The Jerusalem Post
As tech hunts for workers, Arabs struggle for inroad
While Israeli hi-tech companies struggle to find good talent, Tsofen, a nonprofit organization aspiring to develop the hi-tech sector in the Arab community, believes it has a solution.
This week, Tsofen inaugurated its 50th course, attended by 30 young men and women from Arab society who want to integrate into the Israeli hi-tech industry. Tsofen, as part of its various activities to integrate Arab society into Israeli hi-tech and hi-tech into Arab society, has been holding training courses for Arab graduates of hi-tech disciplines since its inception in 2008.
The Arab population is struggling to find its place in an economy increasingly dominated by hi-tech. A recent study by the Interdisciplinary Center in Herzliya (IDC) found that as much as 87% of Israel’s adult Arab population lacks basic digital capabilities. Just 36% of Arabs worked in technical or office positions in 2019, compared to 77% of Jews, the report said.
The number of Arab students studying hi-tech subjects has increased in recent years by 75%, but there are still many barriers they face to find tech work, despite growing demand from employers for engineers. According to the 2020 High-Tech Human Capital Report from the Israel Innovation Authority and Start-Up Nation Central, Israeli hi-tech companies had 13,000 estimated open tech positions as of December 2020.
In the last decade, Tsofen has directly assisted more than
3,000 Arab engineers in integrating into hi-tech companies, the organization said.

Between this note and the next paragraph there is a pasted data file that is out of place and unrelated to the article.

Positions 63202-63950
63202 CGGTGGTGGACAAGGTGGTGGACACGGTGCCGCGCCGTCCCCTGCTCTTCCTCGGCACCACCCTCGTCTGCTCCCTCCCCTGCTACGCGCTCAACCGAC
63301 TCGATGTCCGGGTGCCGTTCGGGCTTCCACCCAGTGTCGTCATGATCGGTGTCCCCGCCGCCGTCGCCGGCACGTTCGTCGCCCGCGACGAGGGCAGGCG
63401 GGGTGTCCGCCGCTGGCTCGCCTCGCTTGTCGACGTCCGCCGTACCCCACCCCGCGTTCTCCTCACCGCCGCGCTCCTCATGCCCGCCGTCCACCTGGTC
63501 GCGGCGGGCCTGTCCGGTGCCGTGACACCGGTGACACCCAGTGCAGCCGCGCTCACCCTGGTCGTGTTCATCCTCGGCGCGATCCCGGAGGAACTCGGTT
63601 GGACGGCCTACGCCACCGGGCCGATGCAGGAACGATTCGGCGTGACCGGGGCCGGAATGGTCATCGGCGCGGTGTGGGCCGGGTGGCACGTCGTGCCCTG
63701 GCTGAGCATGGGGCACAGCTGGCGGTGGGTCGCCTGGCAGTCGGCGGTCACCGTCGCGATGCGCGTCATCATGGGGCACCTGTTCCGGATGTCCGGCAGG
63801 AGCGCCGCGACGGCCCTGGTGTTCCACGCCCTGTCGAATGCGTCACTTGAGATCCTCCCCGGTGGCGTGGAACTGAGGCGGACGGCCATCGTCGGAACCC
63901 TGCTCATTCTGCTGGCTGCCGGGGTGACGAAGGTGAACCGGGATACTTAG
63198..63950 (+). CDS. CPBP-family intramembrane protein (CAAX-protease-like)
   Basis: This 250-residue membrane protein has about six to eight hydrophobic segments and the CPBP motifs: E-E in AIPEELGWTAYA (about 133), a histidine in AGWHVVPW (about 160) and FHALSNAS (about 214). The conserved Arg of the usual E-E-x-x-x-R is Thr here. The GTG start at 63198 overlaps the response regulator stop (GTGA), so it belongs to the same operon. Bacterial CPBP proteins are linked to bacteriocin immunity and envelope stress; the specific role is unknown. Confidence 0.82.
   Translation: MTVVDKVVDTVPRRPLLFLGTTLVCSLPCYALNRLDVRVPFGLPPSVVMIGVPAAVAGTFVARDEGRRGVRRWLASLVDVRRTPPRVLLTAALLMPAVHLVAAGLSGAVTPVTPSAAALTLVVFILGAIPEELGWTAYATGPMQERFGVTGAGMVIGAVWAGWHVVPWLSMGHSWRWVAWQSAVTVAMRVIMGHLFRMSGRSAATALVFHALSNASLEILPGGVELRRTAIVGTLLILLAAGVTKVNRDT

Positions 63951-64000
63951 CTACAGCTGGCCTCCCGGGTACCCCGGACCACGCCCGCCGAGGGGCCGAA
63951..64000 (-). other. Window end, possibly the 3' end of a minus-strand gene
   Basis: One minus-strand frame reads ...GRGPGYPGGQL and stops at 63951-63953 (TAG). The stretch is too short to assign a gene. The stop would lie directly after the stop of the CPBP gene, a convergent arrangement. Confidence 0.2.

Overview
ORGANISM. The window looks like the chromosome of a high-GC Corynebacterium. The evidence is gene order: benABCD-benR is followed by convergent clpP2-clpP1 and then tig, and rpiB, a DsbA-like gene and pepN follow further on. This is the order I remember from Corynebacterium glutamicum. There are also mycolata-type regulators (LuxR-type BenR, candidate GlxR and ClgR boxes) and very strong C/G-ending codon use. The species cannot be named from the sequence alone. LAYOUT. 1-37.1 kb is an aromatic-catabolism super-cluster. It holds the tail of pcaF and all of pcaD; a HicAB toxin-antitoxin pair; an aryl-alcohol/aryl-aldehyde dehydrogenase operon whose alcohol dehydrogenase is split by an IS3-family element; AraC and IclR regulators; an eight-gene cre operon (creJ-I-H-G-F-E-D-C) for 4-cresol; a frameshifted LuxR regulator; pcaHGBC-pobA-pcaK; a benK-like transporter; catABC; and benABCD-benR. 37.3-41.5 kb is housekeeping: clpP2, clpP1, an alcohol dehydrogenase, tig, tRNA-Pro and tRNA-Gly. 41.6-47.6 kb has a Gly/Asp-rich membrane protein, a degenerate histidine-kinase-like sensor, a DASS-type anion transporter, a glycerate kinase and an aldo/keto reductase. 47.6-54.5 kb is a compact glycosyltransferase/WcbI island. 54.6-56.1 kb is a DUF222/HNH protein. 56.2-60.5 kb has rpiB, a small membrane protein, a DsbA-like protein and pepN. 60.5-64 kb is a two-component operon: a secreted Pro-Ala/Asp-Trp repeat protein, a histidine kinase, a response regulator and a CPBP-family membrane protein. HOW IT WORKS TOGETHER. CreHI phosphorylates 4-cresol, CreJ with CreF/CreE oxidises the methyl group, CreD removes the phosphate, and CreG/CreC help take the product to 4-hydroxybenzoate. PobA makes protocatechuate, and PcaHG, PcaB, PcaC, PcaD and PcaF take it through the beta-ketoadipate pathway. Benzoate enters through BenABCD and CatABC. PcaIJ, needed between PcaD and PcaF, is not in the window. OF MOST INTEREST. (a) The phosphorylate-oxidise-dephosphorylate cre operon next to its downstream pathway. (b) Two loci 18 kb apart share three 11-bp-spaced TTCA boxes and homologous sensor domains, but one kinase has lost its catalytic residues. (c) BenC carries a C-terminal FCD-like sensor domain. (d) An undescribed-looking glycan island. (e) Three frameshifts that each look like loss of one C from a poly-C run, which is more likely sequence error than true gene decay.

“Israeli-Arab engineers are the obvious answer to the needs of the industry,” said Sami Saadi, co-CEO and co-founder of Tsofen. “Since its inception, Tsofen has promoted thousands of university graduates from Arab society to integrate into leading hi-tech companies, and we will continue to do so in the future for a shared and equitable society.”
The course takes place in Nazareth as part of the Tech Bridges project to promote understanding between Jews and Arabs in hi-tech, by the American Agency for International Development (USAID), as part of the Labor Ministry’s ongoing initiative to place Arab university graduates in hi-tech industries (Forsatech), and in collaboration with Bank Hapoalim. Dell Technologies Development Center is also a partner in the program.
Separately, a conference in Nazareth on Wednesday discussed integrating more Arabs
into the hi-tech sector as a way of accelerating economic growth in Arab society.
“The boundaries of the Start-Up Nation have greatly expanded, and Arab society has every opportunity to create growth that will contribute to the development of the Arab sector and the state,” said Lior Aviram, head of the Hi-Tech Department at the law office of Shibolet & Co., which sponsored the event. “We see trends in Arab society that indicate it as an engine of growth in Israeli society. We share a country and its wealth; we need to share each other with respect.”
In 2019, the Tel Aviv Stock Exchange went out and met opinion leaders in the Arab sector, owners of large companies, and suggested that they float shares, said Lior Navon, TASE director of development and markets.
“Unfortunately we have only one Arab company traded on the stock exchange today. The stock exchange should reflect the Israeli economy.”